A chiropractor is a health care professional who diagnoses and treats disorders of the neuromuscular system. Chiropractic services focus on the musculoskeletal system: back pain, neck pain, joint pain in your arms or legs, and headaches. Using spinal manipulation as their primary choice of treatment, chiropractors treat patients with manual adjustments and manipulations to joints and muscles.
Yes, the chiropractic treatment methods are very safe, and our team members are all experienced, qualified practitioners.
No, you do not need a prescription for you to see a chiropractor. If you are a new client, fill out the intake details form so that we can get to know you better. You can even book your appointment directly from our website.
Yes, A chiropractor can help treat vertigo. Vertigo can be described as the sensation of spinning when you are stationary. It is important to understand the cause of vertigo to treat the condition and reduce the symptoms. It’s best to consult your primary care physician before seeking treatment for this condition. It is often caused by an ear injury or infection that requires medical intervention to resolve.
It varies from person to person. On average, visiting a chiro over 4-6 weeks should be sufficient depending on the condition, of course. After your initial appointment, you’ll need specific treatments based on the source of the pain through spinal manipulation, soft tissue therapy, and exercise therapy. Depending on your root issue, some people can feel better after a single treatment, while other more complicated issues (like disc herniation) can take six months up to a year to treat.
Most health insurance plans in Alberta will cover chiropractic, but you should always check with your insurance provider to ensure that you are fully aware of your coverage. Based on your plan, some insurance will only cover a percentage of your chiropractic treatment.
Your first visit to a chiropractor typically involves patient intake, physical examination, possibly some diagnostic studies, a discussion of findings, and potentially your first treatment. You’ll start with paperwork to document your medical history, current condition, and treatment goals. The chiropractor will then conduct a comprehensive physical examination, possibly supplemented with diagnostic studies like X-rays, if needed. They will discuss your diagnosis, proposed treatment plan, and expected outcomes with you. Depending on your specific situation, you may also receive your first chiropractic adjustment during this visit, which is a specific manipulation aimed at improving joint function and movement. To facilitate ease of movement during your visit, it’s advisable to wear comfortable, loose-fitting clothing.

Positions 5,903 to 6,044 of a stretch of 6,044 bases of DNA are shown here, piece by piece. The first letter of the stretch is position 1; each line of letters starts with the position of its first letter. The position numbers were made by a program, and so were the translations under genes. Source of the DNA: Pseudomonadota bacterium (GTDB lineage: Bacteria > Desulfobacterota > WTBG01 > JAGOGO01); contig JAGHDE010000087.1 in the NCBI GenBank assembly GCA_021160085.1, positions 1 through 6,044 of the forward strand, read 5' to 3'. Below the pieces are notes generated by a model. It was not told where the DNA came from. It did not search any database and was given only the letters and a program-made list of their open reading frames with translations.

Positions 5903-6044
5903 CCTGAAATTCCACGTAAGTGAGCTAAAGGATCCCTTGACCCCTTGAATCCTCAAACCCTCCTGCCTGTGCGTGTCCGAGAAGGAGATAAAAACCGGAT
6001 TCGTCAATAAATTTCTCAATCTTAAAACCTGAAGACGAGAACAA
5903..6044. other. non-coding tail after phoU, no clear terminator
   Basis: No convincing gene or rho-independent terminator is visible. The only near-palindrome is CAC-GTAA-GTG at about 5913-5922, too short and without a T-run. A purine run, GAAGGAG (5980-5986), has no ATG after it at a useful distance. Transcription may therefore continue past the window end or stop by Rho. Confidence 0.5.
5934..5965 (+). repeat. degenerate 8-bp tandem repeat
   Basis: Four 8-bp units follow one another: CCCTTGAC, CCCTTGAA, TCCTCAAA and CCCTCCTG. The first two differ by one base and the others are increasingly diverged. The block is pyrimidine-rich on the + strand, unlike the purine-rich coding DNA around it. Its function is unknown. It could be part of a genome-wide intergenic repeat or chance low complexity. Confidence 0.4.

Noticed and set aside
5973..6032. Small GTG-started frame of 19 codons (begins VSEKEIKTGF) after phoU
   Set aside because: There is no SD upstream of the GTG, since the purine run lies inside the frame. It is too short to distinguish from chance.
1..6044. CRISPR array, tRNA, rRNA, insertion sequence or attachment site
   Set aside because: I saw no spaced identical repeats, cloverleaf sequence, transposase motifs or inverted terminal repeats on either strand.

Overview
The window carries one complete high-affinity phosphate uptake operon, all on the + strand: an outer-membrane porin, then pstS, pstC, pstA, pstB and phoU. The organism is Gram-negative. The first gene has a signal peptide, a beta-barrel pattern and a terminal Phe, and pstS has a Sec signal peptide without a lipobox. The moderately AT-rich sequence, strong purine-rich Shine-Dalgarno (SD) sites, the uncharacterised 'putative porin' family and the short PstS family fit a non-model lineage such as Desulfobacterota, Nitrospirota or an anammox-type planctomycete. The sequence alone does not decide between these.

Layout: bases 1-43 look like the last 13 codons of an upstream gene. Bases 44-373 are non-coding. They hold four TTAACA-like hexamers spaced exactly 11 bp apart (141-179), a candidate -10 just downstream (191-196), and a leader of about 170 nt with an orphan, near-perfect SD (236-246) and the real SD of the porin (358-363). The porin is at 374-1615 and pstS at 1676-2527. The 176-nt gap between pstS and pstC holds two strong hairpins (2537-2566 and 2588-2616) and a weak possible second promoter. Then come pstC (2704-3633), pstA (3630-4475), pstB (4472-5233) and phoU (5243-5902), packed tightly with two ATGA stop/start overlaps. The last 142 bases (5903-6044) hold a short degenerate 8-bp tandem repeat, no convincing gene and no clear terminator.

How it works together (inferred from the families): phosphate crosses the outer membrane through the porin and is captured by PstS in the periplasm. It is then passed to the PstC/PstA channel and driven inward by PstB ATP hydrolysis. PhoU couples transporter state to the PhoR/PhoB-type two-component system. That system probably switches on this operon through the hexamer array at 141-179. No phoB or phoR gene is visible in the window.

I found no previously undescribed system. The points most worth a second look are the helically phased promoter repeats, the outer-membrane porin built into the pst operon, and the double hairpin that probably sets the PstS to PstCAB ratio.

Look for a chiropractor that uses the diversified treatment style because it is evidence-based. You should be cautious of practitioners that overpromise or claim that they can cure serious illnesses. Chiropractors can provide a lot of benefits, but they cannot cure diseases.
The primary cause of TMD is a muscle fault, so-called “trigger points”. The jaw cannot move without muscles. The jaw muscles have two origins and attach to the jawbone on each side, which moves the jaw front-back and sideways. There are many different things that can cause TMD, including teeth grinding, poor posture, stress, injury, infection, arthritis, or other conditions.
Jaw problems are caused by overuse of jaw muscles, misalignment of teeth, teeth grinding or clenching, as well as poor posture, and stress. While grinding and clenching your teeth can be primary factors, there can also be many secondary factors related to jaw pain, including jaw malocclusion (when your upper and lower teeth don’t meet properly), poor dental hygiene, stressful lifestyle, poor posture, jaw injury or trauma, aging bones and muscles, and bruxism (grinding of the teeth). Jaw pain that lasts only momentarily after eating or opening the mouth wide for instance may indicate a temporary problem, such as TMD that has gone into spasm or locked jaw position termed “trismus”.
Symptoms may include pain or tenderness in or around one or both jaws with varying degrees of severity. Other symptoms may include earaches, tightness in your face, headaches, neck pain, clicking sensation when opening mouth wide, and muscular cramps.